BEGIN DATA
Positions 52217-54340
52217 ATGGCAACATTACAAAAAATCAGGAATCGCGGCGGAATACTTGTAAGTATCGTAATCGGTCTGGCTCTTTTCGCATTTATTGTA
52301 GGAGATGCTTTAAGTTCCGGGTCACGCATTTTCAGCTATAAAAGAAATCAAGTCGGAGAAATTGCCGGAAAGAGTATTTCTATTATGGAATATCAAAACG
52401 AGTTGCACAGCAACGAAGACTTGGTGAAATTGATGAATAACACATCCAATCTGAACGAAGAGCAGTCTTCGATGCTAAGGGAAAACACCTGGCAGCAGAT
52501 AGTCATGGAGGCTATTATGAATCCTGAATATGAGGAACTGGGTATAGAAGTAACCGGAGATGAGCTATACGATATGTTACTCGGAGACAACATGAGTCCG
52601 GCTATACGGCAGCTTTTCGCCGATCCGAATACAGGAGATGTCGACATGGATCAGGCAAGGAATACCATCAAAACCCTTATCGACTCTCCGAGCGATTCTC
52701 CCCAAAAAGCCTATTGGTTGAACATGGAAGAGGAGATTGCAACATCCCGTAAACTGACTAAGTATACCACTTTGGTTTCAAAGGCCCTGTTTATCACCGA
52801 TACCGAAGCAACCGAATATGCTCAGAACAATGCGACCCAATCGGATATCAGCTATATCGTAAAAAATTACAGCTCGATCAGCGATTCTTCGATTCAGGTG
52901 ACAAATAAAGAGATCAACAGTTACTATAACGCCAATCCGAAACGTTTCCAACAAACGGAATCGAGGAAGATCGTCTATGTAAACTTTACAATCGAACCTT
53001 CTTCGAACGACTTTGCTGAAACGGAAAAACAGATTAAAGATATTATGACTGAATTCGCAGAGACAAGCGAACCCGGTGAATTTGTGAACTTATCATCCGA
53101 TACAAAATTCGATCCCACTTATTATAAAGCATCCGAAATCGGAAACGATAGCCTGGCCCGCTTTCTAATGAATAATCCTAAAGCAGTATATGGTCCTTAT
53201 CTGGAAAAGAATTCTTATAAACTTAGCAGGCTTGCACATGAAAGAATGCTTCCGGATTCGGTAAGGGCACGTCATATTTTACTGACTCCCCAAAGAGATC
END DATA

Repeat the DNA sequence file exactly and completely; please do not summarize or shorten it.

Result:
Positions 52217-54340
52217 ATGGCAACATTACAAAAAATCAGGAATCGCGGCGGAATACTTGTAAGTATCGTAATCGGTCTGGCTCTTTTCGCATTTATTGTA
52301 GGAGATGCTTTAAGTTCCGGGTCACGCATTTTCAGCTATAAAAGAAATCAAGTCGGAGAAATTGCCGGAAAGAGTATTTCTATTATGGAATATCAAAACG
52401 AGTTGCACAGCAACGAAGACTTGGTGAAATTGATGAATAACACATCCAATCTGAACGAAGAGCAGTCTTCGATGCTAAGGGAAAACACCTGGCAGCAGAT
52501 AGTCATGGAGGCTATTATGAATCCTGAATATGAGGAACTGGGTATAGAAGTAACCGGAGATGAGCTATACGATATGTTACTCGGAGACAACATGAGTCCG
52601 GCTATACGGCAGCTTTTCGCCGATCCGAATACAGGAGATGTCGACATGGATCAGGCAAGGAATACCATCAAAACCCTTATCGACTCTCCGAGCGATTCTC
52701 CCCAAAAAGCCTATTGGTTGAACATGGAAGAGGAGATTGCAACATCCCGTAAACTGACTAAGTATACCACTTTGGTTTCAAAGGCCCTGTTTATCACCGA
52801 TACCGAAGCAACCGAATATGCTCAGAACAATGCGACCCAATCGGATATCAGCTATATCGTAAAAAATTACAGCTCGATCAGCGATTCTTCGATTCAGGTG
52901 ACAAATAAAGAGATCAACAGTTACTATAACGCCAATCCGAAACGTTTCCAACAAACGGAATCGAGGAAGATCGTCTATGTAAACTTTACAATCGAACCTT
53001 CTTCGAACGACTTTGCTGAAACGGAAAAACAGATTAAAGATATTATGACTGAATTCGCAGAGACAAGCGAACCCGGTGAATTTGTGAACTTATCATCCGA
53101 TACAAAATTCGATCCCACTTATTATAAAGCATCCGAAATCGGAAACGATAGCCTGGCCCGCTTTCTAATGAATAATCCTAAAGCAGTATATGGTCCTTAT
53201 CTGGAAAAGAATTCTTATAAACTTAGCAGGCTTGCACATGAAAGAATGCTTCCGGATTCGGTAAGGGCACGTCATATTTTACTGACTCCCCAAAGAGATC